As a general rule, members of the military may not accept personal gifts in excess of $20, or $50 from one source in the course of a year. A "prohibited source," according to these rules, conducts business with or seeks action from the Navy.
"While the investigation determined the action was not in keeping with Navy regulations, it noted that Rear Adm. Faller's acceptance of the upgrade 'was not self-serving,' because he intended to make the hotel accommodations available to his staff," Cutler said. "It was determined that no adverse administrative or disciplinary action was warranted in this case."
"Even if he wasn't trying to circumvent the ethics rules for personal gains, it appears to speak to a broader culture of laxness inside the Navy when it comes to ethics," said Michael Smallberg, an investigator at the Project for Government Oversight in Washington, D.C.
"Even if this isn't a major bribe, or the kind of serious corruption the Navy has dealt with in some other cases, this is still an example of generating the kind of good will that a lobbyist or contractor is looking for — which is why the ethics rules exist in the first place."
Faller declined a request for comment by email, saying he didn't have anything to add to the investigation and the general's letter that closed it.
According to the IG, Faller was approached by someone associated with the hotel who inquired about his room and offered a larger suite. Faller initially turned the person down, saying it was just him. But after the person insisted that the room would sit unused otherwise, Faller accepted.
"I did end up, once I saw it, thinking to myself that, 'Hey, I've got a bunch of staff in an admin room. I'll tell them. I'm sure that somebody could afford to avail themselves of the opportunity here,'" Faller told investigators. "And that's why I agreed to it."
"I have determined that he did not solicit the room upgrade and he did not accept the room upgrade for his personal gain," Mattis wrote. "There was no malfeasance or any indication of material gain by him in this case."
Admirals and ship captains are often faced with difficult choices when it comes to gifts, especially in 7th Fleet, said a former cruiser commanding officer, now retired.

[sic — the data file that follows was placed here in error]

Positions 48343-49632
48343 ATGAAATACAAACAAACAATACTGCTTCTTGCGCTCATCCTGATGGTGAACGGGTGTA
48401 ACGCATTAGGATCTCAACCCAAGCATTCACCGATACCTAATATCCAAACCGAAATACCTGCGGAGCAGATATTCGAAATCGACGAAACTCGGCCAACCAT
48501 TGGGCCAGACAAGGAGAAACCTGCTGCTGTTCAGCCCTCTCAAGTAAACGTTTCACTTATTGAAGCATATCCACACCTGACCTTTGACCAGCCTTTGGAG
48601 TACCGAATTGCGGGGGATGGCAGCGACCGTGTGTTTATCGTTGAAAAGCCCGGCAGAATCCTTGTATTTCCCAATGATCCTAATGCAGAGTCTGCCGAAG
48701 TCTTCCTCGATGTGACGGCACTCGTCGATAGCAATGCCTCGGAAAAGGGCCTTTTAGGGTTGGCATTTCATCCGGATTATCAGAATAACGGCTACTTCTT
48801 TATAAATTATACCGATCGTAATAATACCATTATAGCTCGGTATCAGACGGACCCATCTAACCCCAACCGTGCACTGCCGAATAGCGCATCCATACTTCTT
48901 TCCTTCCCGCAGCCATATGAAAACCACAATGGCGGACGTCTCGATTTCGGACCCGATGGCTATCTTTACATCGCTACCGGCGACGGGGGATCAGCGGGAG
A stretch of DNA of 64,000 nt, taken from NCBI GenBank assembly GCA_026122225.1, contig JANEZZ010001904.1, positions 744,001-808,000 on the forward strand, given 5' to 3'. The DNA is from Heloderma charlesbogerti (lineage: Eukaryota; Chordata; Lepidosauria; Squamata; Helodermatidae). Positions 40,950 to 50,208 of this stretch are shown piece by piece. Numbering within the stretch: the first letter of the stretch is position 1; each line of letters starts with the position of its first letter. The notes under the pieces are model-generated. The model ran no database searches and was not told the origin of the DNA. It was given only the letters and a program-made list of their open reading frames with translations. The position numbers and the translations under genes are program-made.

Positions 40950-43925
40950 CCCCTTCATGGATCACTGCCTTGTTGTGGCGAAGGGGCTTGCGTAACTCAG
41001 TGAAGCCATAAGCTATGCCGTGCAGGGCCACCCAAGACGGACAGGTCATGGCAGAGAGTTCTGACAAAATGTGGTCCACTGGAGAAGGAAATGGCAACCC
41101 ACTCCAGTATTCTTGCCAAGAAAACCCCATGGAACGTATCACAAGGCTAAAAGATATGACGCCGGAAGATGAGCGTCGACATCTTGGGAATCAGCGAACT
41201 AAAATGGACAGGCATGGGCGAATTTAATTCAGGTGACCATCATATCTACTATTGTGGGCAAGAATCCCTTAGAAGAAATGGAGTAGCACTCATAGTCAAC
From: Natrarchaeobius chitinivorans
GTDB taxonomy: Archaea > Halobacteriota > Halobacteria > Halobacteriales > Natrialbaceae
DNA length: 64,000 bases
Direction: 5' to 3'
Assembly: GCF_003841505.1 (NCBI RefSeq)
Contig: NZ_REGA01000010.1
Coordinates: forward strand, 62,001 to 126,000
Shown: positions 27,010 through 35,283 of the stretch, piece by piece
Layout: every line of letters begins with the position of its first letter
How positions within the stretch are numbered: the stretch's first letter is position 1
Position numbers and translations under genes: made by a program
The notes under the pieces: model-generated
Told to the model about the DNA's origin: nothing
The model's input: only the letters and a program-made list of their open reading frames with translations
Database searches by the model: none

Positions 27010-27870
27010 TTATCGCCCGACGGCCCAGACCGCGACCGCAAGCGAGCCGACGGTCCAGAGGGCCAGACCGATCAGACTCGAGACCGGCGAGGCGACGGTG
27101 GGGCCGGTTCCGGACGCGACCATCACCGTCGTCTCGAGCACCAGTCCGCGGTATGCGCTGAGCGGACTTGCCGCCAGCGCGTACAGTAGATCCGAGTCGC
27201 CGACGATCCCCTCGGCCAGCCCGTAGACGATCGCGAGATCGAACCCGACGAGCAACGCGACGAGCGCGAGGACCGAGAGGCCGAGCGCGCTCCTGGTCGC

One retired cruiser captain who spoke to Navy Times on background to avoid professional backlash said
The captain had dealings with Leonard Glenn Francis, president and chief executive officer of Glenn Defense Marine Asia, and the central figure in the "Fat Leonard" bribery and corruption trial. He said a culture developed in 7th Fleet in which even well-meaning officers would accept gifts to avoid offending their hosts or because they thought that's how business was done in southeast Asia.
"It starts to become, 'Well, we've always done it this way,' and people start to lose sight of the fact that this is fundamentally wrong," said the retired O-6, who asked for anonymity to avoid fraying business connections with the service.
Faller declined a request for comment by email, saying he didn't have anything to add to the investigation and Mattis's endorsement letter.
Nearly a dozen high-ranking officers have been publically dragged into the growing GDMA scandal, including the head of Naval Intelligence Vice Adm. Ted Branch and his deputy Rear Adm. Bruce Loveless, who have had their security clearances suspended pending the outcome of an investigation into suspected connections to GDMA.
The case also wrapped up the former head of the Naval Academy
Navy officials who spoke on background to discuss the corruption investigation said that there was no immediate indication that the husbanding firm Glenn Defense Marine Asia and its disgraced former head Leonard Francis was involved in Faller's room upgrade.
Another Navy official who spoke on background to discuss the investigation said that generally a husbanding firm would handle hotel arrangements for carrier staff, but could not say if GDMA made arrangements for Faller and his staff during their 2011 stop in Kuala Lumpur.
Francis, a Malaysian national, pleaded guilty in January to what prosecutors claim was a conspiracy to bilk the government out of more than $20 million and bribing Navy personnel with everything from prostitutes and golf junkets to tickets to the Lion King and Lady Gaga concerts.
David B. Larter was the naval warfare reporter for Defense News. Before that, he reported for Navy Times.